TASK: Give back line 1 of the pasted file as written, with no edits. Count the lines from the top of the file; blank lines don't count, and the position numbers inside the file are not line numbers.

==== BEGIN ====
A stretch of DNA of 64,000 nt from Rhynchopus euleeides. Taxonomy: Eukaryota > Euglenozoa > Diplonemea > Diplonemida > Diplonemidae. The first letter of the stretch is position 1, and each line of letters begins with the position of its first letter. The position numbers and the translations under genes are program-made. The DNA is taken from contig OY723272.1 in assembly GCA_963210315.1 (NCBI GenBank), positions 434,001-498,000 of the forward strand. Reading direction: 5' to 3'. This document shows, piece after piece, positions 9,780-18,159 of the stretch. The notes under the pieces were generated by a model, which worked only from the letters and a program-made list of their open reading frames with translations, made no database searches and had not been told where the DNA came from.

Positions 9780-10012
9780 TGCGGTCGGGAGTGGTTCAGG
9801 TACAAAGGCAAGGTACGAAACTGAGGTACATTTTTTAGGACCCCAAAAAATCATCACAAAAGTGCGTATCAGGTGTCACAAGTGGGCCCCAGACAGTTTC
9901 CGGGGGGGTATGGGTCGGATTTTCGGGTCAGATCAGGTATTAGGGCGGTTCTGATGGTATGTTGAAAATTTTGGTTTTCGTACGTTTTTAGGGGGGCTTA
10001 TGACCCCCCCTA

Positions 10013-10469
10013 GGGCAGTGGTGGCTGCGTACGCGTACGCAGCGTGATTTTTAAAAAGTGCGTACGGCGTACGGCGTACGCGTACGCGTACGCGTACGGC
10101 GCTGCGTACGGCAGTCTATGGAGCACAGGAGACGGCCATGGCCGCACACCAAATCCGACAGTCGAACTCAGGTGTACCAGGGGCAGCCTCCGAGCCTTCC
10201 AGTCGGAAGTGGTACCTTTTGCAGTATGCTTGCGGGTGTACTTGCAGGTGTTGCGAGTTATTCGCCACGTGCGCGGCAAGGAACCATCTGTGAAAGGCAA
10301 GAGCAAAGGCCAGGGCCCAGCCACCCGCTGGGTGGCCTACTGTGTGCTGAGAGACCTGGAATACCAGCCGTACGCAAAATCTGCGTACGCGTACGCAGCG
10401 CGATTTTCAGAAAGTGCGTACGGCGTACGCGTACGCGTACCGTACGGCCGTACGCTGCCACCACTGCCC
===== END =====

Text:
A stretch of DNA of 64,000 nt from Rhynchopus euleeides. Taxonomy: Eukaryota > Euglenozoa > Diplonemea > Diplonemida > Diplonemidae. The first letter of the stretch is position 1, and each line of letters begins with the position of its first letter. The position numbers and the translations under genes are program-made. The DNA is taken from contig OY723272.1 in assembly GCA_963210315.1 (NCBI GenBank), positions 434,001-498,000 of the forward strand. Reading direction: 5' to 3'. This document shows, piece after piece, positions 9,780-18,159 of the stretch. The notes under the pieces were generated by a model, which worked only from the letters and a program-made list of their open reading frames with translations, made no database searches and had not been told where the DNA came from.